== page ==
Fullbay held a shop owners roundtable Tuesday. Fullbay CEO Patrick McKittirick and COO Chris O'Brien spoke to Jennifer Callaway, co-owner of Inland Empire Fleet Maintenance and Henry Uribe, owner of OnSite Truck & Equipment in Arizona. About a quarter of the 250 questions received ahead of time dealt with labor issues.
Callaway started out as a driver, then became a dispatcher and manager and shop manager. In 2019, she and her husband started Inland Empire Fleet Maintenance.
[RELATED: 🤪Fullbay adds fleet checks, cards payment processing]"It's a baby, still growing, but we're just trying to build that small business that takes care of its people," she says. Uribe has been in the industry for 25 years, starting in automotive before moving to heavy trucks. He's worked in several states and with four brands, first starting his own business in 2006 and then again in 2011, when he started OnSite.He says what larger companies have lost is the personal connection with their workforce.
"There's a reason why the bigger companies are struggling with labor," he says. "They don't have the personal touch." Callaway agrees. She says in a small shop like hers, one person can turn the whole thing upside down. "It all comes down to company culture," she says. "You want them to enjoy coming to work and have good reasons for coming to work."
[RELATED: The impact your culture has on your job openings]At Inland Empire, they try to be like a small family, Callaway says, doing things together outside of the business. Her door is always open, she says, and she expects her employees to bring their problems to the table.
Uribe's business is bigger and he says with his workforce, he sometimes sees bad habits that come from other shops, and that sometimes, he just has to overlook it.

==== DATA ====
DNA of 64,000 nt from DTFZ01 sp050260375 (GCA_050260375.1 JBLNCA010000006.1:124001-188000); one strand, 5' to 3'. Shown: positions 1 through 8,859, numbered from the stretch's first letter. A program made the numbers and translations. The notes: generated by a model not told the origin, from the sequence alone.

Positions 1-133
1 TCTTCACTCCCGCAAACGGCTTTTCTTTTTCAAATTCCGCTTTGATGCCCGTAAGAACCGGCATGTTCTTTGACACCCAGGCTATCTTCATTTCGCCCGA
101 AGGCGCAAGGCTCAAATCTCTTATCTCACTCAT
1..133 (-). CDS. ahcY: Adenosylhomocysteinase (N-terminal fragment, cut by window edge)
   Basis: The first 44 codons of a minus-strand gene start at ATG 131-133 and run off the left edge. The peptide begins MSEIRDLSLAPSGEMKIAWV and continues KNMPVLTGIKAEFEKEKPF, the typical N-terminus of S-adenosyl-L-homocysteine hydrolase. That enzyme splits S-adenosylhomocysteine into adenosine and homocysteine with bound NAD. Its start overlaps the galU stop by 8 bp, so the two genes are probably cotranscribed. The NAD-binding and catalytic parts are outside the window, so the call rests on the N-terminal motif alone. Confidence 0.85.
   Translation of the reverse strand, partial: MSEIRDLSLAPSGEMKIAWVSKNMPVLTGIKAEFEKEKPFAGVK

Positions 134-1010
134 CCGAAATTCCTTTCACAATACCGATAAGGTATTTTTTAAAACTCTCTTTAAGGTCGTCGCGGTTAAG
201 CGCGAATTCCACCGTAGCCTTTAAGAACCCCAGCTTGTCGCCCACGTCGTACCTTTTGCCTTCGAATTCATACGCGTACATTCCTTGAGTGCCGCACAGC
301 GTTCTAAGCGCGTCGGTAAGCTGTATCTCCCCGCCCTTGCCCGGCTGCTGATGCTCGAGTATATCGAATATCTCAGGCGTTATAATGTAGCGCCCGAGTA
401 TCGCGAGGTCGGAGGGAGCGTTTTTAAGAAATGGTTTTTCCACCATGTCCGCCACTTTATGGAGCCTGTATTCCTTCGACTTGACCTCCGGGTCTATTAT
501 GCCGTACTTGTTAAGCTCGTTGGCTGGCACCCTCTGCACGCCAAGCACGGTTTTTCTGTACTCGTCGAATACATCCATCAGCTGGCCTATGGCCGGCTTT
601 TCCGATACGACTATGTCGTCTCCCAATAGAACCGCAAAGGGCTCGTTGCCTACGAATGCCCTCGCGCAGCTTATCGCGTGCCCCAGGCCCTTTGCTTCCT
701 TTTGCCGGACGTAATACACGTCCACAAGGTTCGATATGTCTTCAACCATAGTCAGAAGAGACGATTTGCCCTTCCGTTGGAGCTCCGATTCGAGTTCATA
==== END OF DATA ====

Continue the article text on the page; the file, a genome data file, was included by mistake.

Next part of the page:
Both business owners say they work through the interview process to weed out bad apples. Callaway says she uses a service called Jobehaviors to do a diesel mechanic assessment. She says she's taken it herself and also makes service managers take it. The prescreening returns people with a rating of one through five, and Callaway says she's hired people all along the spectrum. But she allows the one-stars didn't work out so well.
[RELATED: 🌠A look inside WyoTech's immersive approach to technical education]"I've hired one-stars and fired all of them," she says. "The higher-end guys tend to be really good about adapting. Sometimes they tend to be overthinkers." Jobehaviors and another company that Inland Empire uses for recruiting services helps fill a chink in Callaway's armor. She's good at a lot of things, she says, but recruiting isn't one of them. "We're small, but we're super busy, so it's all hands on deck," Callaway says. "When I'm at work every day, I'm under the truck at least one time."
Uribe says the pandemic and other economic conditions have taken a toll on the labor pool. He says you have to pay the technicians really well. "A good technician is going to save you a lot of money," he says. "They pay for themselves. They're going to generate more sales and make you more money."
Callaway says Inland Empire has a scale and a pay range, and, thanks to California law, the scales are published and a precedent has to be set. Inland Empire invests in their techs, she says, connecting with their techs so they connect for the company and put forth their best efforts. Both companies are coping with difficult economic conditions. Callaway says high inflation is driving people out of businesses and Inland Empire is finding its balance. Uribe says he's found that economic conditions really depend on the state. OnSite has locations in Arizona and Texas. "It's scary, not just the economy, but what's happening to our country," Uribe says. He advises business owners to narrow their focus. "Turn off the noise. Focus on your business, focus on your people, focus on your customers."